Stage 4, the Aqueduct Trail, could accidentally be looked over in the lineup of stages. Being the middle-child between the king and queen stages, most riders probably shrug it off. But it’s no walk in the park. For complete stage 4 results head to breckepic.com.
“It seemed like a lot of climbing today. Like, that’s all we did,” offered multi-time Olympian Katerina Nash (Clif Pro Team).
After stage three, where Nash won the day and brought the gap between herself and overall leader Erin Huck (Cannondale – 3 Rox) down to just 20-seconds, the race was looking like it might be tight for the second half of the week, but Huck made a strong move toward clinching the overall today.
“I was just hoping to survive today,” said Huck after putting almost eight and a half minutes in to Nash on Stage 4. “It was not pretty yesterday. I was in a deep, dark place. I think I got a little bit of a gap on vomit hill, but I could still see her behind me, so I just tried to keep it steady.”
Nash lost time on the climbs and was suffering from stomach issues that resulted in her having a deficit of close to nine minutes, she added, “Today was a rough day for me. I had a bunch of stomach issues and just couldn’t go.”
Amy Beisel (Pro Cycling / Kenda) finished third on the day, 15 minutes back and Evelyn Dong (Full Cycle) was just under two-minutes behind Beisel.
“I think every day has gotten better since the second day,” said Dong. “I had a pitty-party [on the second day]. I tried to invite some other people to it, but no one took me up on it. Just trying to take it day by day. I’d like to have a really good day, but just trying to take it steady.”
Overall, Huck leads Nash by almost nine minutes, with Beisel in securely in third, and Dong in fourth.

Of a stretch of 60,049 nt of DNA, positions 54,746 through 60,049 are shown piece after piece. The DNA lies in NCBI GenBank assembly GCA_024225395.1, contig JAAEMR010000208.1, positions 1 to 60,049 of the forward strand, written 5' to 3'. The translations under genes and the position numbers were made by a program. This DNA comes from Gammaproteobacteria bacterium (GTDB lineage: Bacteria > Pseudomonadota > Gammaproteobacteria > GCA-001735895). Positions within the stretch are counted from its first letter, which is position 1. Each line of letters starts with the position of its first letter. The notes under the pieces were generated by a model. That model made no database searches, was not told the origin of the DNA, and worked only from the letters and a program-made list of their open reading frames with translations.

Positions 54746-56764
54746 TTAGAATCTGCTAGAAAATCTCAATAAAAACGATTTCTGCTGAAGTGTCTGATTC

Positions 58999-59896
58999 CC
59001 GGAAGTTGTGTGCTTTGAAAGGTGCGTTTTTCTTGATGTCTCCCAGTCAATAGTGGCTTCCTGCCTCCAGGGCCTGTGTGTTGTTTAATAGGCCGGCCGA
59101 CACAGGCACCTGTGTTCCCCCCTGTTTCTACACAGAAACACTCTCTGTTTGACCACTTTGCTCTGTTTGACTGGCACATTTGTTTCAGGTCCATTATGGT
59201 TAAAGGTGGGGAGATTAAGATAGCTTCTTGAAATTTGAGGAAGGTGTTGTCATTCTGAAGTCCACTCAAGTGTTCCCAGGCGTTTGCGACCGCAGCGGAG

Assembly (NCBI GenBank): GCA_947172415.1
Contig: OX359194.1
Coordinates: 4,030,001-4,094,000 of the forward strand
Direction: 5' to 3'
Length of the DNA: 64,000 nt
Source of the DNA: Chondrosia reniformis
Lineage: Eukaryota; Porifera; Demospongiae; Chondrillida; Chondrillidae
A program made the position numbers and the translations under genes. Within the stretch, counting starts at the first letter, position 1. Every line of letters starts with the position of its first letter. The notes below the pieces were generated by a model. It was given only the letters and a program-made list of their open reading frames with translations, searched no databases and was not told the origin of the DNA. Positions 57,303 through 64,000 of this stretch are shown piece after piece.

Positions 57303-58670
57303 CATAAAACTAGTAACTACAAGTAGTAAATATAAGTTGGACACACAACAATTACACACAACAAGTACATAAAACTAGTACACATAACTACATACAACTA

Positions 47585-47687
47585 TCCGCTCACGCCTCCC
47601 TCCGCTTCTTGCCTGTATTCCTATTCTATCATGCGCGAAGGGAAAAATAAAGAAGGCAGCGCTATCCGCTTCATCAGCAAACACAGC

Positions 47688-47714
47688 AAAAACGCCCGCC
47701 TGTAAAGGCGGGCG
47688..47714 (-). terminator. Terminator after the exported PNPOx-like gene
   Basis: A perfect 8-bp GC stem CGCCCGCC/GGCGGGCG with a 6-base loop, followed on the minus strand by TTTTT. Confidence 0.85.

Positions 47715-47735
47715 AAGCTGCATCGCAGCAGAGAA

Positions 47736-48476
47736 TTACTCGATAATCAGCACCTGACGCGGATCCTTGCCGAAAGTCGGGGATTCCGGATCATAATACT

In the men’s pro race, after riding most of the day in a group of six — with Todd Wells (SRAM / TLD / SCOTT), Howard Grotts (Specialized), Stephan Davoust (Giant Factory Off-Road), Jeremiah Bishop (TEAM TOPEAK ERGON) and Fernando Riveros — Geoff Kabush (SCOTT – Maxxis) was able use the descents to his advantage to take the stage win.
“The first half of the race we had a group of six and on the smaller hills there was some yo-yoing going on,” said Kabush. “On the really big climb up to the Colorado Trail, I kept getting dropped over and over again. I was lucky enough to use my descending skills to fly down the Colorado trail and get back [with the group.]”
Howard Grotts made clean work of the big group on the 15-minute climb up Rock Island Trail, which stair-steps at the top as it hits Rock Island Road.
“I knew that was just about the only chance I had to make up some time,” recounted Grotts about his battle for the overall with Wells. “I got a gap, but Kabush was able to follow pretty close and he got back to me near the bottom of this descent. He’s so quick [on the descents], it’s a good wheel to follow.”
Wells had a slightly different take on Grotts’ attack, humbly saying, “Howie nailed it up that last climb. Like full sprint. Kabush was able to follow him a little, but Bishop and I were like ‘pfff!’”
Grotts and Kabush finished 1:46 ahead of Wells, giving Grotts the overall lead again, with a gap of 26-seconds going in the Wheeler Pass climbing stage and the technical descents that follows. Kabush took some time back from Bishop in the race for third, but there is still a decent gap between Kabush and podium with Bishop standing firmly between it.